The Egyptians called their country Kemet, literally the "Black Land" (kem meant "black" in ancient Egyptian). The name derived from the colour of the rich and fertile black soil which was due to the annually occurring Nile inundation. So Kemet was the cultivated area along the Nile valley. The deserts on either side of the Nile were called Desheret, the "Red Land" (desher meant "red"), after the reddish colour of the desert sand.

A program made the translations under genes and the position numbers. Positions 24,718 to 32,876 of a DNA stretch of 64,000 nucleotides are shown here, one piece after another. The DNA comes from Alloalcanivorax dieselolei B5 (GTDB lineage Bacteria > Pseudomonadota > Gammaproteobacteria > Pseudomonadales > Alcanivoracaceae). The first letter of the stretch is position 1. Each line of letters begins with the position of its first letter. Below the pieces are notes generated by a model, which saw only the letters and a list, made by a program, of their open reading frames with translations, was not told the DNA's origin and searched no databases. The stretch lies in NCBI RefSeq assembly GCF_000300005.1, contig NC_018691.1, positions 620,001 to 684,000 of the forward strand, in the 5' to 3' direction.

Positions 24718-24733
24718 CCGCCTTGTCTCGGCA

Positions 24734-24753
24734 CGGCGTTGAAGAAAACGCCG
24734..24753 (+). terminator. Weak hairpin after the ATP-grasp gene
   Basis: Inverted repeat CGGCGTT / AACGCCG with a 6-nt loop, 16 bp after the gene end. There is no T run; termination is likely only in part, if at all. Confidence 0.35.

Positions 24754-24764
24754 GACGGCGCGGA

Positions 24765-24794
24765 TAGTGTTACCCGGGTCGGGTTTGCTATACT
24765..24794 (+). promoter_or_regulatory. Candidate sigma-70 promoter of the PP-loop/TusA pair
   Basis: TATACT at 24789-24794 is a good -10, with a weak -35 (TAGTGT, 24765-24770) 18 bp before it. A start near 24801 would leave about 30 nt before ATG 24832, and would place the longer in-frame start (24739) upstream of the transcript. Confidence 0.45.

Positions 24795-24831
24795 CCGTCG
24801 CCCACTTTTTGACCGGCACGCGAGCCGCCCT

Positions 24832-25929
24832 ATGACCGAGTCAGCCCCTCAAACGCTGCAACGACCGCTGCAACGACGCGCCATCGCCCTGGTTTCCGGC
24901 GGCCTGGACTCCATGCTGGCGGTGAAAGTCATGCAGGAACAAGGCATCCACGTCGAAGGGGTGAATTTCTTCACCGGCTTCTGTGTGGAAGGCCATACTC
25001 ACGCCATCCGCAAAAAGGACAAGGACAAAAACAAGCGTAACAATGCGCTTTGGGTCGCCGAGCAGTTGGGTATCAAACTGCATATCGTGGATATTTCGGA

The reason why the country is called Egypt in English (and l'Égypte in French and Ägypten in German) is quite complicated. The name of one of the largest ancient Egyptian temples, of the god Ptah, at Mennufer (Memphis, south-west of modern Cairo), was Hikuptah (this meant "The Soul of the God Ptah"). The name of the temple began to be used for the city itself and because Memphis was so important even for the whole of the country. It became "Aiguptos" in Greek and this then led to "Egypt" in English.

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